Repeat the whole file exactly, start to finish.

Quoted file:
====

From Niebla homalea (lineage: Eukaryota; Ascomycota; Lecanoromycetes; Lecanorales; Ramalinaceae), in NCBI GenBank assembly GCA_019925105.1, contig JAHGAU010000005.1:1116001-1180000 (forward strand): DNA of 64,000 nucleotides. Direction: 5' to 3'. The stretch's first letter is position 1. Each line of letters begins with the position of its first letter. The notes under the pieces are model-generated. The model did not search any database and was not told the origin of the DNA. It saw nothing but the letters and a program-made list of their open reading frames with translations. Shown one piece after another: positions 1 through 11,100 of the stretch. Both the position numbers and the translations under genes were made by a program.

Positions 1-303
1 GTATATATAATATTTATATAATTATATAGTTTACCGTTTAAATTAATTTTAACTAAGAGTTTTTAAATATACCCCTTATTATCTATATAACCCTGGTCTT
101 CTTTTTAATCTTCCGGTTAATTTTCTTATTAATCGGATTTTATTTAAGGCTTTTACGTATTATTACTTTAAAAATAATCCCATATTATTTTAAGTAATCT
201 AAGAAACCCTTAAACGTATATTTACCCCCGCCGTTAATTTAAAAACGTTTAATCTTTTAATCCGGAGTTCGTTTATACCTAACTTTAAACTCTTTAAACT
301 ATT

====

From Niebla homalea (lineage: Eukaryota; Ascomycota; Lecanoromycetes; Lecanorales; Ramalinaceae), in NCBI GenBank assembly GCA_019925105.1, contig JAHGAU010000005.1:1116001-1180000 (forward strand): DNA of 64,000 nucleotides. Direction: 5' to 3'. The stretch's first letter is position 1. Each line of letters begins with the position of its first letter. The notes under the pieces are model-generated. The model did not search any database and was not told the origin of the DNA. It saw nothing but the letters and a program-made list of their open reading frames with translations. Shown one piece after another: positions 1 through 11,100 of the stretch. Both the position numbers and the translations under genes were made by a program.

Positions 1-303
1 GTATATATAATATTTATATAATTATATAGTTTACCGTTTAAATTAATTTTAACTAAGAGTTTTTAAATATACCCCTTATTATCTATATAACCCTGGTCTT
101 CTTTTTAATCTTCCGGTTAATTTTCTTATTAATCGGATTTTATTTAAGGCTTTTACGTATTATTACTTTAAAAATAATCCCATATTATTTTAAGTAATCT
201 AAGAAACCCTTAAACGTATATTTACCCCCGCCGTTAATTTAAAAACGTTTAATCTTTTAATCCGGAGTTCGTTTATACCTAACTTTAAACTCTTTAAACT
301 ATT